~

Later in the day I imagined a lovely local man being now in the nearer presence of God. I was deeply moved by his wife Sheila’s beautiful reading of Psalm 121 during a memorial service at nearby All Saints’ where Harry had been the organist until his sudden and unexpected death. The music, sung, played and listened to, together with Fr David’s quite simply superb shepherding of the service, and a fine address, made for one of the very finest funeral thanksgivings I’ve ever experienced. I’m deeply grateful for that and know that Harry’s family must surely be yet more thankful. Harry was an artist in his own distinctive and giving way. Perhaps all of us, in early morning meetings, artist’s studio, thanksgiving service in Church, or wheresoever we may be, are, each and every one of us, artists in our own distinctive ways.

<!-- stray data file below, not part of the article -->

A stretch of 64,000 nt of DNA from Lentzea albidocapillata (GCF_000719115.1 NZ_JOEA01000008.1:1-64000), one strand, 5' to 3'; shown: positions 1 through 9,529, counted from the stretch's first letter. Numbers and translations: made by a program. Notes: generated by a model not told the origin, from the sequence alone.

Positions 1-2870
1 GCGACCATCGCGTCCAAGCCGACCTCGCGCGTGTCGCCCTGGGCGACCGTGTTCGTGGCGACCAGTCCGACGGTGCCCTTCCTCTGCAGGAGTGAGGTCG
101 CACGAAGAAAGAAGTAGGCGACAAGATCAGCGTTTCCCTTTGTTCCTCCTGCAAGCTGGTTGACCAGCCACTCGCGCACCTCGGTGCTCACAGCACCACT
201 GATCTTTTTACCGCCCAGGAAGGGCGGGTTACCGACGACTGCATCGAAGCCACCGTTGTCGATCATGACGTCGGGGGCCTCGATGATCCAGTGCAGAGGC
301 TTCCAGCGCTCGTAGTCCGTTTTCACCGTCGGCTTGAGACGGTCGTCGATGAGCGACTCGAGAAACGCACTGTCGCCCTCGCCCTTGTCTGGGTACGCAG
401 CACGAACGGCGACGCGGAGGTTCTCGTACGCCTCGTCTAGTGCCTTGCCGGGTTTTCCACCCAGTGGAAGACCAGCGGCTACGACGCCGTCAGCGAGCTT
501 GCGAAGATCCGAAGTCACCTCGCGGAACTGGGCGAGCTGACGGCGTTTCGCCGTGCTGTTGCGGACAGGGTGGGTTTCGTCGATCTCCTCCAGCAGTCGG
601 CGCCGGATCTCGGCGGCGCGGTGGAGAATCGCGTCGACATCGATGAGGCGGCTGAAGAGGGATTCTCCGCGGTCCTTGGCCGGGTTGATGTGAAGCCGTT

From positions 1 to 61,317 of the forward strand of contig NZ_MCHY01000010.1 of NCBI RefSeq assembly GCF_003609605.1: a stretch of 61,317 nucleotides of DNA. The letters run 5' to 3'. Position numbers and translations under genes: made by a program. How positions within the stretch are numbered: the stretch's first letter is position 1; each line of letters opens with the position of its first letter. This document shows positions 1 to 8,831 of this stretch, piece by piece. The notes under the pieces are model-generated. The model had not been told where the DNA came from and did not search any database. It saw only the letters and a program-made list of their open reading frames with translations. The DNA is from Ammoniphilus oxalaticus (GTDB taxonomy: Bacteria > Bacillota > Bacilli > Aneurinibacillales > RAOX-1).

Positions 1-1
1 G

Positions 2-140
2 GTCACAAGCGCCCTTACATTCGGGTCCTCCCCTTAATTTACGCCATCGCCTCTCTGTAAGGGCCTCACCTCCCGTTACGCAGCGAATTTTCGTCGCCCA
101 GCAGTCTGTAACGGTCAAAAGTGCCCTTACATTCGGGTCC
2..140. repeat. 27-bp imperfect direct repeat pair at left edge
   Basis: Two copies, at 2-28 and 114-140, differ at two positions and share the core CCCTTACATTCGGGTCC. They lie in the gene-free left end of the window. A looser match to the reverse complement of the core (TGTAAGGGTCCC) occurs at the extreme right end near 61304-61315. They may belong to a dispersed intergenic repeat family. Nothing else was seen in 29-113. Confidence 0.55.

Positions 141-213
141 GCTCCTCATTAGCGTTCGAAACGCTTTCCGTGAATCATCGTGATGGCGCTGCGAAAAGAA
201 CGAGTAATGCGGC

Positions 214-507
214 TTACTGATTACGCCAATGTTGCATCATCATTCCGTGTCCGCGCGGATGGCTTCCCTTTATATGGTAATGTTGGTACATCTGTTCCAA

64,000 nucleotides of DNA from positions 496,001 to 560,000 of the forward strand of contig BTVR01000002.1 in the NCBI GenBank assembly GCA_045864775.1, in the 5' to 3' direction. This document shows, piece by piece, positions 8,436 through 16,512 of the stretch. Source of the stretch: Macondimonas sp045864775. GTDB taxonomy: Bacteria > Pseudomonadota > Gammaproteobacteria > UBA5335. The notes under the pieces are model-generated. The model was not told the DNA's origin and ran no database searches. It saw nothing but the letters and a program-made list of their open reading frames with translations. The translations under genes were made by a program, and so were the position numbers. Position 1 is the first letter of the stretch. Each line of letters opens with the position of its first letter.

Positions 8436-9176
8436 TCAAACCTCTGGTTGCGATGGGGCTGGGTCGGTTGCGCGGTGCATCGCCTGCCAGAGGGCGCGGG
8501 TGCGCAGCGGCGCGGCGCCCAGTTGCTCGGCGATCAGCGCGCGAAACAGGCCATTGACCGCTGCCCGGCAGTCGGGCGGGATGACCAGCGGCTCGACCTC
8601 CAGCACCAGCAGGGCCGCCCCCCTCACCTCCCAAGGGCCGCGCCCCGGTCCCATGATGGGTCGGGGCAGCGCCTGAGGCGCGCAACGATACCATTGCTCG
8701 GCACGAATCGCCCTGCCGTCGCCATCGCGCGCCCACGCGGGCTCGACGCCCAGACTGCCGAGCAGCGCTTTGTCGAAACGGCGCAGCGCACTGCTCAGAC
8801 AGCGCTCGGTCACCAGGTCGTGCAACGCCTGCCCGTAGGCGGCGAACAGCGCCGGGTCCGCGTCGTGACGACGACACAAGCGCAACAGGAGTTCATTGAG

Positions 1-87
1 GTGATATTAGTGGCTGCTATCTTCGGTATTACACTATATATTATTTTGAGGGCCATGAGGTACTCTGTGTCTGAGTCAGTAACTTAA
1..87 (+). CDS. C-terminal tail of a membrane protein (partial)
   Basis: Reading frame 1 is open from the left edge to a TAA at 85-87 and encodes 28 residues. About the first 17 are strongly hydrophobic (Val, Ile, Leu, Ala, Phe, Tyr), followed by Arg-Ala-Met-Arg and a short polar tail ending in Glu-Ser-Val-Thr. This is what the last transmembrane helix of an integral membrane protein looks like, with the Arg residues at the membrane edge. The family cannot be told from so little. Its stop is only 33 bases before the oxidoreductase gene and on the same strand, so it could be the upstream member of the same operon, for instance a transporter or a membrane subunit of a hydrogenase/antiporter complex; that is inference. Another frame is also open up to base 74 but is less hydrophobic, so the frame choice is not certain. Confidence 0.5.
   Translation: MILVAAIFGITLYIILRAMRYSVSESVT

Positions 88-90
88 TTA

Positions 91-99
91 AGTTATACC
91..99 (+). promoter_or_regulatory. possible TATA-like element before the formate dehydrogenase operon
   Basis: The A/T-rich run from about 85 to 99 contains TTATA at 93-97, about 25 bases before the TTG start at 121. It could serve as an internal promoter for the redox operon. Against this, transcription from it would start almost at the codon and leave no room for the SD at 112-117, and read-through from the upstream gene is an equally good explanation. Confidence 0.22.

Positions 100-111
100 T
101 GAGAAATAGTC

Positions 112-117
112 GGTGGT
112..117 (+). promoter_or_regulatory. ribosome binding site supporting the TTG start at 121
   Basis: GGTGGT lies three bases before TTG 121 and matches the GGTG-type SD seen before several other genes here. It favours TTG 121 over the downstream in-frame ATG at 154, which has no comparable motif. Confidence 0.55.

How did  God bring about such an extraordinary work, I wonder? And I only come near being able to approach an answer when I make time in my life to imagine ….

Update: with Stephen Raw’s kind permission: my photos are here